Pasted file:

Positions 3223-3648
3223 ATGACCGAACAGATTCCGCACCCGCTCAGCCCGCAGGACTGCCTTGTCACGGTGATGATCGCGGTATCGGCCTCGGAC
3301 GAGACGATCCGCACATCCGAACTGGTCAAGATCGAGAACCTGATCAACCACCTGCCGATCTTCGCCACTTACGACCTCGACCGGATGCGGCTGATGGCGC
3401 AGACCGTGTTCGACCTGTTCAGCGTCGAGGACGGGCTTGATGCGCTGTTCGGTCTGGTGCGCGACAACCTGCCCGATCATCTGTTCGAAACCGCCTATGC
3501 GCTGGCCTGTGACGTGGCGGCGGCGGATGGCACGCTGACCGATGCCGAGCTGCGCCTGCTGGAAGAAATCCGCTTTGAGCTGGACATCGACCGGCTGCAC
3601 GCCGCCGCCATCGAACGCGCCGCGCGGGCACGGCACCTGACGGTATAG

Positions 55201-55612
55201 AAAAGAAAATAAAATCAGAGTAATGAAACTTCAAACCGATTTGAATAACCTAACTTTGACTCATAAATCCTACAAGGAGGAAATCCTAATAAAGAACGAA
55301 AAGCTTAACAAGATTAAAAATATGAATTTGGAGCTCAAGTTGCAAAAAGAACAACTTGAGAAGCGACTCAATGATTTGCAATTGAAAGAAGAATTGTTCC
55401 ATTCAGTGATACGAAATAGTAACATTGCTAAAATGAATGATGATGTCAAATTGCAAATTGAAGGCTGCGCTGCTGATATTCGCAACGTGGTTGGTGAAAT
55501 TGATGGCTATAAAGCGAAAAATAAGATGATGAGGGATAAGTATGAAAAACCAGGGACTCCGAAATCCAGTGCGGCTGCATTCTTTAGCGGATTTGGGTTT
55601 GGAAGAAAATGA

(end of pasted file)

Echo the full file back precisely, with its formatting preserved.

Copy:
Positions 3223-3648
3223 ATGACCGAACAGATTCCGCACCCGCTCAGCCCGCAGGACTGCCTTGTCACGGTGATGATCGCGGTATCGGCCTCGGAC
3301 GAGACGATCCGCACATCCGAACTGGTCAAGATCGAGAACCTGATCAACCACCTGCCGATCTTCGCCACTTACGACCTCGACCGGATGCGGCTGATGGCGC
3401 AGACCGTGTTCGACCTGTTCAGCGTCGAGGACGGGCTTGATGCGCTGTTCGGTCTGGTGCGCGACAACCTGCCCGATCATCTGTTCGAAACCGCCTATGC
3501 GCTGGCCTGTGACGTGGCGGCGGCGGATGGCACGCTGACCGATGCCGAGCTGCGCCTGCTGGAAGAAATCCGCTTTGAGCTGGACATCGACCGGCTGCAC
3601 GCCGCCGCCATCGAACGCGCCGCGCGGGCACGGCACCTGACGGTATAG

Positions 55201-55612
55201 AAAAGAAAATAAAATCAGAGTAATGAAACTTCAAACCGATTTGAATAACCTAACTTTGACTCATAAATCCTACAAGGAGGAAATCCTAATAAAGAACGAA
55301 AAGCTTAACAAGATTAAAAATATGAATTTGGAGCTCAAGTTGCAAAAAGAACAACTTGAGAAGCGACTCAATGATTTGCAATTGAAAGAAGAATTGTTCC
55401 ATTCAGTGATACGAAATAGTAACATTGCTAAAATGAATGATGATGTCAAATTGCAAATTGAAGGCTGCGCTGCTGATATTCGCAACGTGGTTGGTGAAAT
55501 TGATGGCTATAAAGCGAAAAATAAGATGATGAGGGATAAGTATGAAAAACCAGGGACTCCGAAATCCAGTGCGGCTGCATTCTTTAGCGGATTTGGGTTT
55601 GGAAGAAAATGA